A new study in the American Journal of Infection Control performed clinical trials to determine what kinds of greeting would transmit fewer germs than the good ol' handshake. Turns out, Obama has the right idea.
U.S. Embassy New Delhi/Flickr Commons
The study, which took place at the Institute of Biological, Environmental, and Rural Sciences at Aberystwyth University in the United Kingdom went like this: a greeter immersed a sterile-gloved hand into a container of germs. When the glove dried, the greeter exchanged a handshake, high-five or fist bump with another sterile-gloved recipient. Then, the receiving gloves were immersed in a solution to count the number bacteria transferred during contact.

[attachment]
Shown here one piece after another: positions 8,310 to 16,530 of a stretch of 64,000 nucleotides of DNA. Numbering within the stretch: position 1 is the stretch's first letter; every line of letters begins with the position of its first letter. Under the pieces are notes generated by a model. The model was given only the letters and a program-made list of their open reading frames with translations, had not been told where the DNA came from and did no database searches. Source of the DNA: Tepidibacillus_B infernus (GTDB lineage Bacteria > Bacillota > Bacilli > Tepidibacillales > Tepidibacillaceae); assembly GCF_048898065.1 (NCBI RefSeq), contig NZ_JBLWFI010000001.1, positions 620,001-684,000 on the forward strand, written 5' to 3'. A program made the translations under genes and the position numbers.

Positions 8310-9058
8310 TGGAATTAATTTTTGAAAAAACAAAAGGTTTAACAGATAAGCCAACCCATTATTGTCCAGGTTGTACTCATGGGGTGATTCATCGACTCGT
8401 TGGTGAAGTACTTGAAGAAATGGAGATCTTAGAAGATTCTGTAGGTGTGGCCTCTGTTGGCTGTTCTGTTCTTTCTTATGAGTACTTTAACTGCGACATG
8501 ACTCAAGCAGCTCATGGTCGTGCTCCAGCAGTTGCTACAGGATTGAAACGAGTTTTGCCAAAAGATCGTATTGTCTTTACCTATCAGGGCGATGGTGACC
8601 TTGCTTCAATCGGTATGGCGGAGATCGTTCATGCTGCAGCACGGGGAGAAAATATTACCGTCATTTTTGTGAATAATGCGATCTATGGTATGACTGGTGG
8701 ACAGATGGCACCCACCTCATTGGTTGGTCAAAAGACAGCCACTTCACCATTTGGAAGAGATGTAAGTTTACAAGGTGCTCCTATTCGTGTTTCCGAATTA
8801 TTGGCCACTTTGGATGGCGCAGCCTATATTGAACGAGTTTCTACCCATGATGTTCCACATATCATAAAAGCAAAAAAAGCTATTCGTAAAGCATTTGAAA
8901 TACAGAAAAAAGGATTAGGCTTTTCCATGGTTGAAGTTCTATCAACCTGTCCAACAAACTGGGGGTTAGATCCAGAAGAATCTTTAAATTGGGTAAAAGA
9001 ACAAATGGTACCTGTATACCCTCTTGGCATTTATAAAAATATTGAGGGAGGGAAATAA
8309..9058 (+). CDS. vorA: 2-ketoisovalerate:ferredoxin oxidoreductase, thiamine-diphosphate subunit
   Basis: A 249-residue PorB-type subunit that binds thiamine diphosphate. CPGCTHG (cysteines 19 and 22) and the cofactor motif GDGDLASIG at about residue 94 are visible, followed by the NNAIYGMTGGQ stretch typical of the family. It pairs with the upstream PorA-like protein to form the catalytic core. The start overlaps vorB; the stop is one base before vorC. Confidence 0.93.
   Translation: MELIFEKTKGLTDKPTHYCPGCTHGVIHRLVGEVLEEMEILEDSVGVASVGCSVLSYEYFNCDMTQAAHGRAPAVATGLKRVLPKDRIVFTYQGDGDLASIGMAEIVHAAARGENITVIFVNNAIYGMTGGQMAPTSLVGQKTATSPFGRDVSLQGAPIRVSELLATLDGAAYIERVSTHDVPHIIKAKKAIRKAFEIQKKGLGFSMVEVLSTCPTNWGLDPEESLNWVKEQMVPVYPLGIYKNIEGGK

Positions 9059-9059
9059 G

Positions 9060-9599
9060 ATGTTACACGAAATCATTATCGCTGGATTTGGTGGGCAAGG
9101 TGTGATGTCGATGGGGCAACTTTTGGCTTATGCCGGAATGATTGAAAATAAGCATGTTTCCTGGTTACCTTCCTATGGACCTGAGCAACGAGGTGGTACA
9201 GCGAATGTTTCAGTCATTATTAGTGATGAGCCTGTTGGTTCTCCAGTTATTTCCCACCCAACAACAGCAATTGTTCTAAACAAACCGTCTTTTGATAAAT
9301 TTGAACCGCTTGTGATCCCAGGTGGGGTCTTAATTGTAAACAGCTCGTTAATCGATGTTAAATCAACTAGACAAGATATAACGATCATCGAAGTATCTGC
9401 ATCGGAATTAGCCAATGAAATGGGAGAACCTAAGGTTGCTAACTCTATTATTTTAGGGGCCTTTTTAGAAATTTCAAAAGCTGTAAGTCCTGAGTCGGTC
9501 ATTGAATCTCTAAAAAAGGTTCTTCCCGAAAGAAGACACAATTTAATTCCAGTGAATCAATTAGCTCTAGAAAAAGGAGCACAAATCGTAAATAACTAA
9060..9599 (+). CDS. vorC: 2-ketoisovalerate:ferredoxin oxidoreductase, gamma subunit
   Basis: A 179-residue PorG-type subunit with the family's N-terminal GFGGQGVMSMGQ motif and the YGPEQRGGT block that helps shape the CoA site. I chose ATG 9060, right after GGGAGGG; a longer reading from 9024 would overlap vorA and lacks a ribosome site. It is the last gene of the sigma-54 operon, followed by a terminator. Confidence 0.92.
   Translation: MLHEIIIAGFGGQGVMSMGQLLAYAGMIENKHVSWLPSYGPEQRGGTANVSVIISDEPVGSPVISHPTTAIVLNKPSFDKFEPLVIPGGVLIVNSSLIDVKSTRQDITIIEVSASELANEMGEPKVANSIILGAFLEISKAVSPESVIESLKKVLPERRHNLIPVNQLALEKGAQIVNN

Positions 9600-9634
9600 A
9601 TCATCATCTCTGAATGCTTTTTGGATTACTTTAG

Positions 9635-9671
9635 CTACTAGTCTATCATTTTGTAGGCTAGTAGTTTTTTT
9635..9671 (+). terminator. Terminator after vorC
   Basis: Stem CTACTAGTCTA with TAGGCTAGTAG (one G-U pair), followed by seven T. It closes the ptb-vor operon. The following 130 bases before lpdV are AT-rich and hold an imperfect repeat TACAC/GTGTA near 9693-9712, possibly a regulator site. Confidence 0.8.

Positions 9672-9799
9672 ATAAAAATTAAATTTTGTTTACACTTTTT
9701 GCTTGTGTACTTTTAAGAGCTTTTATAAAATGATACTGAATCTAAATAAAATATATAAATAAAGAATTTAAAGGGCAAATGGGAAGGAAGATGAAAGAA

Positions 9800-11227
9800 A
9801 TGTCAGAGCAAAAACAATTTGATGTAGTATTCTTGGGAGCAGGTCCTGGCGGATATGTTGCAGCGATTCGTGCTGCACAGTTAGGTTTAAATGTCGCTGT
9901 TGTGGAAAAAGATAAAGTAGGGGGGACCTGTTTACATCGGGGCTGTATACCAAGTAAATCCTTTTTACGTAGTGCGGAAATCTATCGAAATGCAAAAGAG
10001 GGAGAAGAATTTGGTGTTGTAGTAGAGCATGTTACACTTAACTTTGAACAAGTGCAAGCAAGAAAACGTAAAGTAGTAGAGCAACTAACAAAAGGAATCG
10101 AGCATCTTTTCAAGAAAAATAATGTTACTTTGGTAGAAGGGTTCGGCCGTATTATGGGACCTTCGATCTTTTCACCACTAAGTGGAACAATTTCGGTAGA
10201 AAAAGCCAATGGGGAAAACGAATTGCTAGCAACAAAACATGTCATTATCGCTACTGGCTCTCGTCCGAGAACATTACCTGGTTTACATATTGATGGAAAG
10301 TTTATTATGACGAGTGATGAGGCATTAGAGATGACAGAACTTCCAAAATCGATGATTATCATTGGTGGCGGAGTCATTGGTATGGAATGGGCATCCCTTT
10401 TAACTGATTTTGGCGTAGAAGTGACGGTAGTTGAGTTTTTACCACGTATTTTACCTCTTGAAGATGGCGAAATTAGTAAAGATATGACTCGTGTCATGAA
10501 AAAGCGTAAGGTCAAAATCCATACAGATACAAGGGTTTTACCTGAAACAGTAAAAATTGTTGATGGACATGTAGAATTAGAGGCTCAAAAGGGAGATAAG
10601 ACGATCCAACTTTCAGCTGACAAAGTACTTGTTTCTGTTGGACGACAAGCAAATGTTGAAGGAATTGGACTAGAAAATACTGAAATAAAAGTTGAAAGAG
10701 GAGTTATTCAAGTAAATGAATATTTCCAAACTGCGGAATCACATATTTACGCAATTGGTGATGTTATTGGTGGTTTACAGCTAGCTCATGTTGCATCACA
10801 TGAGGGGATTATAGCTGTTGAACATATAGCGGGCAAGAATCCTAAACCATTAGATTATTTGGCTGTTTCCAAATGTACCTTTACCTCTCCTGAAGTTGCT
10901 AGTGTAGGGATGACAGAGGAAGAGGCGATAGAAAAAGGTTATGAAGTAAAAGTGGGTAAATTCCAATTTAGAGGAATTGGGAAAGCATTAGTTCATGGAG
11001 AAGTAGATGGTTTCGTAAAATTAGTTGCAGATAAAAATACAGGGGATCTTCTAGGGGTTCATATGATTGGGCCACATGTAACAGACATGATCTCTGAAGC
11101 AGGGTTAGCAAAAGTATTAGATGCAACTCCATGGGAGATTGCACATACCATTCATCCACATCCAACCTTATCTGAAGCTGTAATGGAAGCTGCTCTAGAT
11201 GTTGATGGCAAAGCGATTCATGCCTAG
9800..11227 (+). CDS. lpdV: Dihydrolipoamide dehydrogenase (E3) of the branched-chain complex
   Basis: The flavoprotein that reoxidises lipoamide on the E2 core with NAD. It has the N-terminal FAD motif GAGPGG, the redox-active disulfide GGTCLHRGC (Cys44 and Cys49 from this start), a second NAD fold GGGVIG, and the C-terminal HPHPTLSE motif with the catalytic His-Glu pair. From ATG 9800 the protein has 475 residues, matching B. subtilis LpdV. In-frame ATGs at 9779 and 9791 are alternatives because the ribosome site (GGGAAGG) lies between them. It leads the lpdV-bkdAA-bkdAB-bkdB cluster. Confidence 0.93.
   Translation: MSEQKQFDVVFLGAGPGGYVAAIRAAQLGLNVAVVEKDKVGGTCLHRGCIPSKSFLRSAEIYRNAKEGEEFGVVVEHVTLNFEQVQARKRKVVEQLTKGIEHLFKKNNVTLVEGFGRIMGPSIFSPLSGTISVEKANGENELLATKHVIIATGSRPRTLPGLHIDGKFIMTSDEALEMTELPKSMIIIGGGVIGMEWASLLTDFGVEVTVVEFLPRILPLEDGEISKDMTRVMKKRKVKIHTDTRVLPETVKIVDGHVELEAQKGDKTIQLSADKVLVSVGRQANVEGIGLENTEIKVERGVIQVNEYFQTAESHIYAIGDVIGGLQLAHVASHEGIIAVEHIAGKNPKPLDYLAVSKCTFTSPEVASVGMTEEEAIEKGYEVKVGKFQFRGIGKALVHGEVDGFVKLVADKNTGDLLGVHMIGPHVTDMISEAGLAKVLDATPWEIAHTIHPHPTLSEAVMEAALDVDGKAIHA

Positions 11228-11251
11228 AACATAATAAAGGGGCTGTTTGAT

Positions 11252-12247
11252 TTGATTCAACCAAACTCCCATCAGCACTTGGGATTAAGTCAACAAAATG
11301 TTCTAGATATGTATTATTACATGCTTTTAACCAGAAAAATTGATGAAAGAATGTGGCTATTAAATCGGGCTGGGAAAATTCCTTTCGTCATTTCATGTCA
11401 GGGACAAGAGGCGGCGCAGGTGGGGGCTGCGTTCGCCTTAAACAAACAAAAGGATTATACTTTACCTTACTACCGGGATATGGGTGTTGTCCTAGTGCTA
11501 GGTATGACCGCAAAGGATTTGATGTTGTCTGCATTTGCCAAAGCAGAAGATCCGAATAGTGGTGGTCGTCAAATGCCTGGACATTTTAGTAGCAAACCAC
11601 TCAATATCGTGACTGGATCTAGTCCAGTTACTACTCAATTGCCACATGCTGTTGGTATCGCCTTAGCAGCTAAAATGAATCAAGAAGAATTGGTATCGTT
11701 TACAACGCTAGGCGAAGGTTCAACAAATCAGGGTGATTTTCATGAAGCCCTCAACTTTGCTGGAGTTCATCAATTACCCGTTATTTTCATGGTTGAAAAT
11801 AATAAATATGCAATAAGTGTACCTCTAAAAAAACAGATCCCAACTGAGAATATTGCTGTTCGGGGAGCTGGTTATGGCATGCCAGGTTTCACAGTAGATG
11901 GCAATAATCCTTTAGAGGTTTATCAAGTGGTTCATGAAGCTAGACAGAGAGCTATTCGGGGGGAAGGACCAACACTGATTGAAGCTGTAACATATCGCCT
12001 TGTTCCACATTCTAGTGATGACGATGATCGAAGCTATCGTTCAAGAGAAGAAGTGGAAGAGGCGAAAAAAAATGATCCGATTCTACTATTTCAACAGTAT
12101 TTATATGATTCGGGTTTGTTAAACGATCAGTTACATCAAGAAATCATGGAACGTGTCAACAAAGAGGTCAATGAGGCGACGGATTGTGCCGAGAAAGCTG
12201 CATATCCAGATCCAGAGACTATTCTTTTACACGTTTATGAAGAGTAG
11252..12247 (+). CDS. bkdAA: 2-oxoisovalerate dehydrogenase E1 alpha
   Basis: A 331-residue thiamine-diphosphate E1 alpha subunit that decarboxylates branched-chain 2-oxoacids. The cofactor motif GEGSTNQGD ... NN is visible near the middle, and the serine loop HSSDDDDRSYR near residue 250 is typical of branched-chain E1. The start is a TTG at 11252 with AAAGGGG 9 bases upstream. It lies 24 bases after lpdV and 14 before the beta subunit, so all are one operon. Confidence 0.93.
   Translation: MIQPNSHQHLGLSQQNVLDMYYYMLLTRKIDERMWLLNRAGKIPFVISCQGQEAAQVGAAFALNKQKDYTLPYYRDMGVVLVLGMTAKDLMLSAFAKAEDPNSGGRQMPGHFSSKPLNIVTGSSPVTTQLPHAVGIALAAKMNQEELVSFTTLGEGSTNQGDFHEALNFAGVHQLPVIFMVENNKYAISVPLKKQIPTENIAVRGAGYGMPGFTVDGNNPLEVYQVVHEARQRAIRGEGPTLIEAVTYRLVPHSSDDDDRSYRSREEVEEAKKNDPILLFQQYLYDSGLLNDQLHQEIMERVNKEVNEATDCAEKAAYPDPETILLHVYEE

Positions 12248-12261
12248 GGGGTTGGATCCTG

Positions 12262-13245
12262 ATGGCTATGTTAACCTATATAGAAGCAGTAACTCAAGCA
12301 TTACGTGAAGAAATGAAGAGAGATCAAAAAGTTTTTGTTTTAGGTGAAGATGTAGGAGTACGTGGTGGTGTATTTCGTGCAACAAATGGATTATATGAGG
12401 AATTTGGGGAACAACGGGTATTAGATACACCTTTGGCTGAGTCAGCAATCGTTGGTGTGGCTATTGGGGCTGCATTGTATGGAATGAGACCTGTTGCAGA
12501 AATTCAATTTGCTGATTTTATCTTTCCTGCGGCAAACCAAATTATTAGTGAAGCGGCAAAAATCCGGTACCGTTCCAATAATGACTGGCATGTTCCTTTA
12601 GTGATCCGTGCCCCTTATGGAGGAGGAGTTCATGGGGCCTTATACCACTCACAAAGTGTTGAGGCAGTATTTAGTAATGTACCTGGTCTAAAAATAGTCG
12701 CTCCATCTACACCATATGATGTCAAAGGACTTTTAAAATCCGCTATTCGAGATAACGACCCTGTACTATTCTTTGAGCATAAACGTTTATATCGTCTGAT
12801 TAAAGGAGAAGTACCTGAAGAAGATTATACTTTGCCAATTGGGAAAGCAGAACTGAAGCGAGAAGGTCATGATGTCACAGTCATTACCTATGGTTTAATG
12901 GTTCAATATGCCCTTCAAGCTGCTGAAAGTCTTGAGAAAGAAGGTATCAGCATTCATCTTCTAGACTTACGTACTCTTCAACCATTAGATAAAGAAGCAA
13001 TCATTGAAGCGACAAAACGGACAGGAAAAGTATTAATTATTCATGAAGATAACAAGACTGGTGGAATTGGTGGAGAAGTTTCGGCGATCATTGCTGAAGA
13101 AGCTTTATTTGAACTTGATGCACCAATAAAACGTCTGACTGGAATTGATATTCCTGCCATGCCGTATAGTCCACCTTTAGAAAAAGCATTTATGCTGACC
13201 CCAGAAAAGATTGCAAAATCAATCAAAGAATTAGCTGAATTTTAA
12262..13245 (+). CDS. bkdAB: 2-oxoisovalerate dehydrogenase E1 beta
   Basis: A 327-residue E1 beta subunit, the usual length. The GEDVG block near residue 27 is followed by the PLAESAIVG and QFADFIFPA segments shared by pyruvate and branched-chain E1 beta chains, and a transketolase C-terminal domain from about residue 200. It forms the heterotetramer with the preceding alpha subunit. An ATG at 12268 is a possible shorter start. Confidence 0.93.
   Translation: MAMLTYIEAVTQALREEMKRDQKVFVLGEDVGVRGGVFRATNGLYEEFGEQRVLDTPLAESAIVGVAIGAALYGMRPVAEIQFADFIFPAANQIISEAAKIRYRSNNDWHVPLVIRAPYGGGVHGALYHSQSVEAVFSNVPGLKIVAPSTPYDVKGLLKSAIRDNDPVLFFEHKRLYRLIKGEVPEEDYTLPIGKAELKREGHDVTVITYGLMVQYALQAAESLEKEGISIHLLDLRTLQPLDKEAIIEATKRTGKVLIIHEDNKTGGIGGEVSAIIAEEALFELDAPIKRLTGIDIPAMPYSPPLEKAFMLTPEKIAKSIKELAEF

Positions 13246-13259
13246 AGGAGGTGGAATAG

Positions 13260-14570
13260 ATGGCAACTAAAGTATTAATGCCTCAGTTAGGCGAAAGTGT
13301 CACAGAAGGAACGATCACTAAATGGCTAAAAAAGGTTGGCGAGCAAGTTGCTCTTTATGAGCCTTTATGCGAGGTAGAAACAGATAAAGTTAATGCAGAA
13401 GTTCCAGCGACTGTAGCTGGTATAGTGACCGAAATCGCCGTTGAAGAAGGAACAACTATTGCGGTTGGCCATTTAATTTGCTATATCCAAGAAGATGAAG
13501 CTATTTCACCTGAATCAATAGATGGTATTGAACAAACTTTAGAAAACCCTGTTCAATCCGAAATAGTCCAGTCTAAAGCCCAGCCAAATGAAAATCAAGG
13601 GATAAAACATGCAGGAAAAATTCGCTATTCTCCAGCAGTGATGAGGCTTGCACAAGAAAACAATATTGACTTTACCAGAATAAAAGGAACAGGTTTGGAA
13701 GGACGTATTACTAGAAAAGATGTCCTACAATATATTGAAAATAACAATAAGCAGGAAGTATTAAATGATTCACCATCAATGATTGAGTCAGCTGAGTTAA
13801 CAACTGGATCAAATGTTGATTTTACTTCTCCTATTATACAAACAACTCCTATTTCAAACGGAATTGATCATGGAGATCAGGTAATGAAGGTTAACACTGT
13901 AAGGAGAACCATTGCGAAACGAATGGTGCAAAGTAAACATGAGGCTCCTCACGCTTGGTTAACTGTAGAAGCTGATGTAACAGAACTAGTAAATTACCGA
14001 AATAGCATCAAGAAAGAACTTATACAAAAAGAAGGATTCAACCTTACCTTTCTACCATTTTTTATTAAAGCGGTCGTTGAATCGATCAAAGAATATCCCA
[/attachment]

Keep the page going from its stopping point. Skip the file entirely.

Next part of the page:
And get this: The handshake transferred twice as many bacteria compared to the high-five. The winner? The fist bump transferred the least germs.
What did the scientists conclude? “Adoption of the fist bump as a greeting could substantially reduce the transmission of infectious diseases between individuals,” said corresponding author, David Whitworth, PhD.
In conclusion, stick with a fist bump during cold and flu season or at least wash your hands after socializing or a big meeting at work.